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John Wiley & Sons, Inc., today announced a continued increase in the proportion of its journal titles indexed in the 2014 release of Thomson Reuters Journal Citation Reports® (JCR). A total of 1,202 Wiley titles (approximately 70%) were indexed, up from 1,193 in the 2012 JCR, and including 13 titles which have been indexed for the first time.
You selected: Veterinary Medicine
New research in gorillas that were affected by an Ebola virus outbreak shows that disease can influence reproductive potential, immigration and social dynamics, and it highlights the need to develop complex models that integrate all the different impacts of a disease.
Poisons are silent, effective and cheap, making the especially dangerous in Africa where they are used for both pest control and illegal poaching. However, as a new study in Annals of the New York Academy of Sciences reveals, they also kill un-intended wildlife
Students, independent researchers and small businesses can now access many of the world’s best academic papers across science, technology, medicine and other disciplines through their local libraries. This is the result of a unique collaboration between librarians and publishers, who have made their journal content available for free to UK libraries under a new initiative, Access to Research.
John Wiley & Sons, Inc., today announced the results of its 2013 author survey on open access, with over eight thousand respondents from across Wiley’s journal portfolio. The survey is a follow up to Wiley’s 2012 open access author survey and is the second such survey conducted by Wiley. This year new sections were added including research funding and article licenses.
John Wiley & Sons, Inc., today announced a continued increase in the proportion of its journal titles indexed in the Thomson Reuters® 2012 Journal Citation Reports (JCR), with 1,192 (approximately 77%) titles now indexed, up from 1,156 in the 2011 JCR. Wiley titles now account for the largest share of journals in 50 categories.
From: Journal of Zoology
Leading Global STMS Publisher To Deploy Luxid® Content Enrichment Platform to Enhance Customer Experience Across its Digital Products and Leverage its Six-Million Document Archive
An up-to-date, concise resource for performing local anesthetic techniques in small animal patients.
The most comprehensive reference available on cardiac mapping is now in its fourth edition.
Just in Time for the Holidays: Dog Photography For Dummies Helps You Capture the Best of Your Four-Legged Friend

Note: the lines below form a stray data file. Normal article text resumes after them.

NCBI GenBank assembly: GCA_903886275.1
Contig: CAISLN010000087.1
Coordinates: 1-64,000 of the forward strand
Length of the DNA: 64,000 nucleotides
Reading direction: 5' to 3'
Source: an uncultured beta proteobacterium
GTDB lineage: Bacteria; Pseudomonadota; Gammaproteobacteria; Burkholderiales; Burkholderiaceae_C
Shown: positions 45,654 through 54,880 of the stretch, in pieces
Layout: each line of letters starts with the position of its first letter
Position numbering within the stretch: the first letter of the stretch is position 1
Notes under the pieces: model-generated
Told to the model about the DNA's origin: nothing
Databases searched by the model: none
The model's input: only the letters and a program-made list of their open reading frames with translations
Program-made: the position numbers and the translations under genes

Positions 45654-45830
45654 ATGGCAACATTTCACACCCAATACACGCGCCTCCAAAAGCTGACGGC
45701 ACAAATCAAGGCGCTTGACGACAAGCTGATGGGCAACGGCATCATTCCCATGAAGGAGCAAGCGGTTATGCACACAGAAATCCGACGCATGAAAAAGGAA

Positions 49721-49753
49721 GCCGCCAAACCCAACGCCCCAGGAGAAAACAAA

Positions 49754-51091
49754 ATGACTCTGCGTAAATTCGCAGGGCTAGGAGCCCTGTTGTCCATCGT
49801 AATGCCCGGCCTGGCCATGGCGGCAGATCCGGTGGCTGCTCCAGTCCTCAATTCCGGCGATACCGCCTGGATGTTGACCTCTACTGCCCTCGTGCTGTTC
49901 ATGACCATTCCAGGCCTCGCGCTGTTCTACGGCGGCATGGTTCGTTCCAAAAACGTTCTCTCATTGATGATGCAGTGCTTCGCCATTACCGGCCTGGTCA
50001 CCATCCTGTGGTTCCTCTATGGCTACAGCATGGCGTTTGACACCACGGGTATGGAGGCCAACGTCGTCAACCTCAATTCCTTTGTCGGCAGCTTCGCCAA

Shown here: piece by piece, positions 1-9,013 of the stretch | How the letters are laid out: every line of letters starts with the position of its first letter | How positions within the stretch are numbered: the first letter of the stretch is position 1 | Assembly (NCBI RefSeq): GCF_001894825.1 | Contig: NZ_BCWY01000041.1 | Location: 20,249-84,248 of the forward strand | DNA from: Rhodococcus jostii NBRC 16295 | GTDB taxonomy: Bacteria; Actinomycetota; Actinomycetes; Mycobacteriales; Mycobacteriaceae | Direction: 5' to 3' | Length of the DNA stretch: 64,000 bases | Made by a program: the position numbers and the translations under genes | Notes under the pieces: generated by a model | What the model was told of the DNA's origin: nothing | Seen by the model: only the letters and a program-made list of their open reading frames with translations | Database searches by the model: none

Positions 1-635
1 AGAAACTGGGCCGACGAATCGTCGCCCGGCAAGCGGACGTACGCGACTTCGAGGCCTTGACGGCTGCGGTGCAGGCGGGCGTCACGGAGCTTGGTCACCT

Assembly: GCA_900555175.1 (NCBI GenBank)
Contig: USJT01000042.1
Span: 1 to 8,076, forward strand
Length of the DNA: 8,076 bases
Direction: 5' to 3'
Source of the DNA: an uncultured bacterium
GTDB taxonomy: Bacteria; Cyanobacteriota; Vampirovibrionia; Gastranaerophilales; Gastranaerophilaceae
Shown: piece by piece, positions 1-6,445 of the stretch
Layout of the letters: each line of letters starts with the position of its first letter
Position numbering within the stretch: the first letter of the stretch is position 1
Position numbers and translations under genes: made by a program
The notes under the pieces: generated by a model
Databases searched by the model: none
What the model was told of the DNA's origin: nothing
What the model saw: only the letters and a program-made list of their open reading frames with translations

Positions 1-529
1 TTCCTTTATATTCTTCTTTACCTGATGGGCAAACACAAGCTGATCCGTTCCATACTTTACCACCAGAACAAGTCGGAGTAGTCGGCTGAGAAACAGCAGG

Dog Photography For Dummies gives you practical guidance for capturing your dog's personality and turning ordinary shots into priceless memories that will last a lifetime.
The Sixth Edition of Adams and Stashak’s Lameness in Horses includes a valuable DVD packed with informative video clips demonstrating key procedures.
A pilot study of the prevalence of cardiac risk factors in a group of agricultural workers and of their decision-making abilities with regard to when and how they would seek help when experiencing chest pain has found that most put themselves at risk of dying.
The Deepwater Horizon oil spill of 2010 devastated the Gulf of Mexico ecologically and economically. However, a new study published in Conservation Letters reveals that the true impact of the disaster on wildlife may be gravely underestimated. The study argues that fatality figures based on the number of recovered animal carcasses will not give a true death toll, which may be 50 times higher than believed.
Whether you’re just considering keeping chickens or you’re a veteran poultry owner, there are many reasons to build your own coop.
Researchers in Ethology have used ‘virtual mates’ to discover if female parrots judge male contact calls when deciding on a mate challenging current views on the difference between bird 'songs' and 'calls'.
Rising temperatures and changes in rainfall patterns have strong effects on ape behaviour, distribution and survival, pushing them even further to the brink of extinction, reports the Journal of Biogeography
Scientists have discovered that arthritis is not just a human problem as a study lasting 50 years reveals how moose suffer from an identical form of the condition. The research, published in Ecology Letters, also casts new light on how malnutrition early in life can lead to the disorder in both moose and humans.